Fact Sheet

Vera Institute of Justice (Vera) has sought to contribute to this emerging field of inquiry by conducting a compre- hensive analysis of jail population trends by race ...
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Divided Justice: Trends in Black and White Jail Incarceration, 1990-2013 Overrepresentation of people of color in the criminal justice system is a well-established subject of scholarly and policy attention. To date, however, the majority of empirical studies and policy reform efforts have focused primarily on understanding and remediating disproportionate racial or ethnic representation at the bookends of the criminal justice process  —  arrest and sentencing. Few studies have examined racial disparities in local jails: county or municipal detention facilities that primarily hold people arrested but not yet convicted of a crime. Given the vast reach of jails — whose admissions are 18 times that of state and federal prisons, at approximately 11 million jail admissions annually — their omission from scrutiny results in an incomplete picture. Vera Institute of Justice (Vera) has sought to contribute to this emerging field of inquiry by conducting a comprehensive analysis of jail population trends by race using its Incarceration Trends data tool, which incorporates jail data from the Bureau of Justice Statistics — the most complete national dataset on jails available to date. Using this tool, Vera researchers also examined the degree to which differences in jail incarceration rates between white and black people vary along the urban-rural axis (between large cities, suburbs, small/medium metros, and rural areas), as well as between U.S. regions — the West, Midwest, South, and Northeast. The current analysis largely confines itself to an examination of black and white jail incarceration trends — the two groups that comprise the majority of incarcerated Americans. While this analysis confirms that black people have historically been, and continue to be, significantly overrepresented in local jails nationally, it also uncovered some unexpected trends: >> Despite persistently higher rates of incarceration when compared to rates for white people, black jail incarceration

For more information To read the full report, visit http://www.vera. org/divided-justice. For more information about this report, contact Ram Subramanian, editorial director, at [email protected] vera.org. For more information about the Incarceration Trends project or how to use the data tool, contact Christian Henrichson, research director, at [email protected] org, or Jacob Kang-Brown, senior research associate, at [email protected] For more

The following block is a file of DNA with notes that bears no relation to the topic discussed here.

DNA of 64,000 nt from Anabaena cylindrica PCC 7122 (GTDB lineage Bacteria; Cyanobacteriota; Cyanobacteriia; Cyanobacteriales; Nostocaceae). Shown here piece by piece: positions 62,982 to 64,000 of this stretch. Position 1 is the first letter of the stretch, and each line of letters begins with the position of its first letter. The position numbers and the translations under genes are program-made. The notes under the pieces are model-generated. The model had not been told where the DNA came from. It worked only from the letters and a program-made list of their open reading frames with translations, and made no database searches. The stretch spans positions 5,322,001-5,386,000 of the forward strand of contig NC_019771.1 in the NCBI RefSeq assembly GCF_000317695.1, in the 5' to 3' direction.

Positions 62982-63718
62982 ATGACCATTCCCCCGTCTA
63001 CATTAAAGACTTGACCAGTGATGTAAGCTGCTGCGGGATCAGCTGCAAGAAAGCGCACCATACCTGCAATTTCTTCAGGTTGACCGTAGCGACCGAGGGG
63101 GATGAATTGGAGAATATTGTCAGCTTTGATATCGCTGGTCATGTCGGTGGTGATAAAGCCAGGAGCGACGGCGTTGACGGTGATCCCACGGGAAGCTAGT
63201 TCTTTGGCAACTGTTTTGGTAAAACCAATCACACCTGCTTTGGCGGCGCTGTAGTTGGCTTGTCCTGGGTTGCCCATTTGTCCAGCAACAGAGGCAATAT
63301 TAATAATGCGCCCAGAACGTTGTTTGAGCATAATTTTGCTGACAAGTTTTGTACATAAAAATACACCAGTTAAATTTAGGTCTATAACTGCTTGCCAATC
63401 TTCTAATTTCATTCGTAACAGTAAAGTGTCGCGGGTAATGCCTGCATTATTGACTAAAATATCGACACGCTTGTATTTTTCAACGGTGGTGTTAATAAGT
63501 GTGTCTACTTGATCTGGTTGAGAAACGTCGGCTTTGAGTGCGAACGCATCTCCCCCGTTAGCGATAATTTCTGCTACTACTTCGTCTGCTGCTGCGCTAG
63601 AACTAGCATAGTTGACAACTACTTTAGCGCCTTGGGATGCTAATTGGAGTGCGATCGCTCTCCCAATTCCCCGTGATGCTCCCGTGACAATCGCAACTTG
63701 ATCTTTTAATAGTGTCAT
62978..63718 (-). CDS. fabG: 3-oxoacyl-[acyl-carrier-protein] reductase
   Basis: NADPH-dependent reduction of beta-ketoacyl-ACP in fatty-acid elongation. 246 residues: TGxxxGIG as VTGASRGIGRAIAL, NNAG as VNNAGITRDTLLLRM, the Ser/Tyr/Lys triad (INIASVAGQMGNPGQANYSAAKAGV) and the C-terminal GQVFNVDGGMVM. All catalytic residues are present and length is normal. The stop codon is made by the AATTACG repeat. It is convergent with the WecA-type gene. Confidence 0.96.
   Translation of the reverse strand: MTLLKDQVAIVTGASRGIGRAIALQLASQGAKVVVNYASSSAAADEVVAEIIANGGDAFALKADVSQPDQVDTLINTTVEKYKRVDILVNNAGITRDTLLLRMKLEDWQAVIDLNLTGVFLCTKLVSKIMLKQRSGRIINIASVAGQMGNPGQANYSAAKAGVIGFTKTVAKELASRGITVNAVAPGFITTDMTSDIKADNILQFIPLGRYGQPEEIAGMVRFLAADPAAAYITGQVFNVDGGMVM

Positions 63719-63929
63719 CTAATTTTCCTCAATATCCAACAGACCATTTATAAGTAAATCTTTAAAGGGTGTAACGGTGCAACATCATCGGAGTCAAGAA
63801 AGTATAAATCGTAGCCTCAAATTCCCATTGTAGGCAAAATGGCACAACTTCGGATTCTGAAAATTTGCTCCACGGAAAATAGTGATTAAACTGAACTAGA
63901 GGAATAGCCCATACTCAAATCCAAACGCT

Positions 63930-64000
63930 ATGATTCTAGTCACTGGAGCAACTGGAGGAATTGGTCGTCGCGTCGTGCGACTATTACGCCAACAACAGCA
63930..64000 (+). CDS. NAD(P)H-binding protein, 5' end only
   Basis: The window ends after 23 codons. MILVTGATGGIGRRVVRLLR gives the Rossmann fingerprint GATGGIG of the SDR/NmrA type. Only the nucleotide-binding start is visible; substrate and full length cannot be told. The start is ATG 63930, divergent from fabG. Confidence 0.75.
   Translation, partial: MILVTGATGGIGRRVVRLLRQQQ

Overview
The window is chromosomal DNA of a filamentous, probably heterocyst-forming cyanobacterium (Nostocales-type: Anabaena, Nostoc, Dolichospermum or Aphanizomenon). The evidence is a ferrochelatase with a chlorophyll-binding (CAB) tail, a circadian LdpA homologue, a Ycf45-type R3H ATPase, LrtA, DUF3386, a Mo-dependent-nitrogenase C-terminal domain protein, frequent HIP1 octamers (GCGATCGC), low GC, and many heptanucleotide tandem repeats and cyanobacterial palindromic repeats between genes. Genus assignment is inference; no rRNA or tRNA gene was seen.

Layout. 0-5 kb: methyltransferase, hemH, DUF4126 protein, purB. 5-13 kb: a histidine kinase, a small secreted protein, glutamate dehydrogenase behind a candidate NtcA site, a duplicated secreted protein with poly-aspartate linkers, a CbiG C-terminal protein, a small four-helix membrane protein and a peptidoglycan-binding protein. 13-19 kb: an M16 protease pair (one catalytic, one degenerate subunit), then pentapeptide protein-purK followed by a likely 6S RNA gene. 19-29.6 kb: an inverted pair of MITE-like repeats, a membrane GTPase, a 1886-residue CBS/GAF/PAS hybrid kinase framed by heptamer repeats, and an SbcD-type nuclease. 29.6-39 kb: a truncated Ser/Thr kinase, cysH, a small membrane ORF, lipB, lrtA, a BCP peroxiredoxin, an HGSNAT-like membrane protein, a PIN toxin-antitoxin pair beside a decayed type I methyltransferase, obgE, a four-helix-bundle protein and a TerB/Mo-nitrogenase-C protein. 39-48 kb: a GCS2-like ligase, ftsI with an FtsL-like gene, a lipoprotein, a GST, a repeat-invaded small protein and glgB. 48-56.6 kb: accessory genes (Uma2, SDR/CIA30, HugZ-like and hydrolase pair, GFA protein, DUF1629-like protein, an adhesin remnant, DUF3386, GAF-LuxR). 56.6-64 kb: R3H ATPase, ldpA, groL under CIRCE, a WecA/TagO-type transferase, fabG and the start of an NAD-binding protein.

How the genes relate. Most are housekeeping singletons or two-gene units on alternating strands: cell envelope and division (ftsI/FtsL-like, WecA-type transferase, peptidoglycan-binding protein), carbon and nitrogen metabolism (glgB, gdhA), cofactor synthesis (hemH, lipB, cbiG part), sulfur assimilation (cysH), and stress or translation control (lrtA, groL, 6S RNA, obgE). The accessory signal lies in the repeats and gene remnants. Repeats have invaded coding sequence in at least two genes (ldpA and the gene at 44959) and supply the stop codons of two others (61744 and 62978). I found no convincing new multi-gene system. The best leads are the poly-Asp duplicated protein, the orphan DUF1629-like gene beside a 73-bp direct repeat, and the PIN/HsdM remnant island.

February 2018 Fact Sheet

rates have fallen significantly since the nationwide peak in 2005, including declines in nearly all regions and types of geographies along the urban-rural axis. >> In contrast, white jail incarceration rates have steadily grown across all regions and jurisdiction types since 1990. Also, it appears that small/medium metros and rural areas are experiencing the largest growth in jail incarceration of white people. The root causes of these diverging jail trends are not yet clear. To prompt discussion and further action, this report proposes a remedy to fill current gaps in knowledge: deliberate collection of race and ethnicity data related to jail incarceration — much of which is presently non-existent. Such information will be crucial in understanding why recent jail population patterns are occurring in an era of widespread criminal justice reform. To begin exploring the reasons behind recent trends, this report suggests a few questions to consider, including whether: >> criminal justice policies and practices are impacting racial or ethnic groups differently; >> issues with demographic data collection on Latino people may be skewing analyses of white incarceration rates; >> lack of jail capacity or constraints on other resources are influencing trends in some jurisdictions; >> differences in the distribution of various criminal justice resources — from access to courts, to availability of pretrial, treatment, or public defender services — are resulting in different racial outcomes depending on where people live; or >> the opioid epidemic has contributed to rising